I believe the need for the Reformation, which began on this day in 1517 when Martin Luther posted his 95 theses on the door of the Church of All Saints, continues today.
It continues on at least two fronts. First, the need for the Reformation continues because the Roman Catholic church has never turned from its rejection of the Christian doctrine of justification by faith alone. (You can learn more on this doctrine here, which is one of the first articles I wrote when I started learning about theology.) I say this respectfully, because I know that there are many solid Christians within the Roman Catholic church. I don’t want to offend. At the same time, there are real differences between the Protestant and Catholic churches which must not be ignored or minimized.
Second, the need for the Reformation continues in that it reminds us that all Christians everywhere are to stand up against tyranny in all its forms. Martin Luther stood up against the spiritual tyranny of his day. Spiritual tyranny continues today as well (in Protestant churches as well as non-Protestant). It occurs any time a spiritual authority sets itself up as lord over another person and claims to be a ruler over their life — whether explicitly or, as is more common, implicitly by requiring obedience to rules and traditions that are not taught in the Bible. As Luther pointed out, such actions are contrary to the biblical doctrine of the priesthood of all believers, as well as sola Scriptura and the primacy of Scripture over human rules and tradition. God alone is Lord of the conscience, and Scripture always trumps tradition and human requirements.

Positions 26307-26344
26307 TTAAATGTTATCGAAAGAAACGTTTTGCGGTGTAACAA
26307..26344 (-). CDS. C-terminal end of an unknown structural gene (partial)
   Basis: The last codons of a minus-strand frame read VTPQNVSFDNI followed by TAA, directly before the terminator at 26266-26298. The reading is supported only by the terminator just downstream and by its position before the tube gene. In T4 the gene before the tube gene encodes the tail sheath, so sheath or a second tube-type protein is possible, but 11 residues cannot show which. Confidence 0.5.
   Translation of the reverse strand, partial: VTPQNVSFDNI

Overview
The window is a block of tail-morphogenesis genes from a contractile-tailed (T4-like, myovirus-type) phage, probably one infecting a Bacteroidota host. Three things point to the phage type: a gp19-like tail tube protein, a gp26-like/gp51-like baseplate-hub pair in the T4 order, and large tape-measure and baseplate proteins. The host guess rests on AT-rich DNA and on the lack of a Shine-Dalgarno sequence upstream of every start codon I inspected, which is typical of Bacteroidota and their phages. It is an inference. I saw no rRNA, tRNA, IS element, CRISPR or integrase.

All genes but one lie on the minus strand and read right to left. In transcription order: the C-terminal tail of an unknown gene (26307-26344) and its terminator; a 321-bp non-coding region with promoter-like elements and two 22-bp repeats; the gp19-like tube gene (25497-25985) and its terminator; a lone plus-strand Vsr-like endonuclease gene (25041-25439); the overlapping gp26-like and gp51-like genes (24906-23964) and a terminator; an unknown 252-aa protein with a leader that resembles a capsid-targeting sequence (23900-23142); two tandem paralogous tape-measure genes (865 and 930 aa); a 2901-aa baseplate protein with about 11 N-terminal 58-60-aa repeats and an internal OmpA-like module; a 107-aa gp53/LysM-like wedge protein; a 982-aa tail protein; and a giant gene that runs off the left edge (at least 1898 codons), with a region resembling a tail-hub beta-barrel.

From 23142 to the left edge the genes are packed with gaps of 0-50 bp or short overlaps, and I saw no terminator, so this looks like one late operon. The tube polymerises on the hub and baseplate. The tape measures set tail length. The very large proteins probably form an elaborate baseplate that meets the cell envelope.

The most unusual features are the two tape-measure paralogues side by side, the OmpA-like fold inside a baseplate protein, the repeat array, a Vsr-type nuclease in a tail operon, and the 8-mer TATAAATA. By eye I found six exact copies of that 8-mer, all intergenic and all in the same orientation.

There are many other forms of tyranny as well, such as the tyranny of corrupt political and law enforcement systems in the developing world which perpetuate injustice against the poor for the sake of their own material gain. These forms of tyranny are to be opposed by Christians as well, because Christians care about all suffering and all distortions of God’s work. In my view, there are many organizations doing an excellent job here (such as International Justice Mission), and we have much hope for continuing progress in the years ahead.
In sum, the Reformation is a call for all Christians to (respectfully and appropriately) stand up against tyranny in all forms, wherever they encounter it. It is also a call to use our critical judgment to become educated and think for ourselves, recognizing that we all have a responsibility to ensure that leaders both within the church and without are truly leading according to what is right and true.